Living in South Florida as I do, you think I’d be used to hot weather. Truth is, I hate extreme heat every bit as much as any self-respecting northern latitude lover might. Which is bad for me, seeing as climate change predictions call for more extreme weather everywhere, but especially in already relatively extreme locales like mine.
Unfortunately, it’s not just the heat. Rising tides, more frequent and forceful storms, and the general unpredictability of it all isn’t just bad for business as usual and life as we know it, it’s also proving bad for animal health – or so say some animal health experts.
Some animal scientists contend it’s not just polar bears that might be cast adrift by warming weather in some spots and shifting water levels in others. Indeed, I’ve heard climate change associated with everything from a dramatic increase in heat stroke among dogs to a worrying uptick in ticks and the diseases they carry.
To be sure, wildlife is far more at risk than our domesticated pets. But that doesn’t mean dogs and cats won’t suffer. It’s inevitable that any progressive and potentially dramatic destabilization in the already-disorderly nature of the weather is bound to exert its influence on the health of our entire planet –– pets included.
But where do experts predict the serious trouble lies?
It’s a pressing question for veterinarians, seeing as our working lives revolve around animal health, but it’s also, indisputably, an urgent matter for anyone whose personal lives are pet-centric. Hence, why I thought I’d offer you a brief primer on how the animals in our lives may one day be affected by the changing planet we live on (if they’ve not been already).
To that end, here are some areas of intense speculation:
High-impact natural disasters
Because natural disasters like storms, floods, and droughts usually have a disproportionate impact on animal health, climate change threatens our domesticated animal populations unduly.
So-called high-impact disasters like Superstorm Sandy are a perfect example of how domesticated animals fare worse than their humans. Not only have a great many dogs and cats been remanded to shelter care in Sandy’s wake, but an entire population of lab mice drowned in a basement-level laboratory at New York University.
This, among other recent examples of animal displacement and death, illustrates perfectly how natural disasters can have an outsized influence on animal lives.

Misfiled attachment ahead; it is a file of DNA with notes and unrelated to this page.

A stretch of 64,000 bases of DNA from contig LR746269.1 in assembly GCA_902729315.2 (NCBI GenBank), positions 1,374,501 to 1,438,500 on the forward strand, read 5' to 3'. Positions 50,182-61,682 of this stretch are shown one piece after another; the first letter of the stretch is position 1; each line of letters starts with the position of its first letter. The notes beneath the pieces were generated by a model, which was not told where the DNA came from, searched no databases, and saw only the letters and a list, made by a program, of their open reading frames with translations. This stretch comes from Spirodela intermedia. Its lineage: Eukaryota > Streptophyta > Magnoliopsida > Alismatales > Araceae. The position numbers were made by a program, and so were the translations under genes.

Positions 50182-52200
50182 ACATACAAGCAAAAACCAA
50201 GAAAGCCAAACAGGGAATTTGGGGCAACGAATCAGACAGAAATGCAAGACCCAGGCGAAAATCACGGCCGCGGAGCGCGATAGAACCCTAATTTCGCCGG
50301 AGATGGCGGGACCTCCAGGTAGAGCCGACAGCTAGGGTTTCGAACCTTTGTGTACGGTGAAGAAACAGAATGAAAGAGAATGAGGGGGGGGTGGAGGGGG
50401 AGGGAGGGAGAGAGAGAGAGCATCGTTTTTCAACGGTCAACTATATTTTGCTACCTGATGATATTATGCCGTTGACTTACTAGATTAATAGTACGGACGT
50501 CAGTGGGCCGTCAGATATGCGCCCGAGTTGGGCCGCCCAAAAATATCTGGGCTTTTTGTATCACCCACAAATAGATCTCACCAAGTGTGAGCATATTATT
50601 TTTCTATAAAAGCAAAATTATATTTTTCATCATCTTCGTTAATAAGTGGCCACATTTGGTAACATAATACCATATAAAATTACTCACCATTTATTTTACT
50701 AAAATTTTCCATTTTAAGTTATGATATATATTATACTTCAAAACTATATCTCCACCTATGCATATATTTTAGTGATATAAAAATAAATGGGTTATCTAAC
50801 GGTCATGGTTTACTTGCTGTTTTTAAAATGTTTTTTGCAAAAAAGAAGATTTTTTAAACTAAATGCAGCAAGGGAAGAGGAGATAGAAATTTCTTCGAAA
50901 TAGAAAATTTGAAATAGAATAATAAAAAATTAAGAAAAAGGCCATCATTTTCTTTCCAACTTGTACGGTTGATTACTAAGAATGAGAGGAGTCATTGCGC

Less dramatic climatic events
Though less dramatic than high-impact events like hurricanes, droughts and other slow-moving disasters have killed countless US animals in recent years. The rising cost of grain, for example, has led to more equine abandonment and outright starvation than most Americans know. In fact, drought and the steep cost of horse feed is almost certainly the single biggest driving force behind the call to bring back equine slaughter.
Because climates are not only warming northward but shifting also from wet to dry and vice versa, disease-causing parasites, pathogens, and the animals that carry them are also on the move. The upshot for the US, at least, is a wider range for these diseases, most of which animals –– pets included –– are much more at risk for.
Tick-borne diseases, for example, are already on the rise. In fact, Lyme disease in North America is making an especially big splash in places once considered Lyme-free. The range of heartworm is also moving northward as the mosquito’s range expands into uncharted territories.
Climate change’s single biggest impact on domesticated animal populations may be to the domesticated cat. A longer feline reproductive season way well yield a seasonal explosion in kitten populations heretofore unheard of in some locales.
The direct effects of heat can be staggering, especially to dogs. As more of the US is exposed to increasing temperatures, owners once unaware of the very real risk of heat stroke for their pets may confront crises they’re not yet equipped to deal with due to simple ignorance.
Both long- and short-term effects of climate change will invariably mean human migration as sea levels rise, storms crush homes, and humans are displaced. As we all unfortunately recognize, when humans move, many animals are left behind. An increasingly transient mass of humanity does not bode well for pets.
Though your pets may seem safe inside your home, rest assured that plenty more will be at greater risk than ever before. Do your part to mitigate the risk of serious disease, trauma, and death by paying attention to how your area’s climate is changing. Do you know which way your weather’s headed?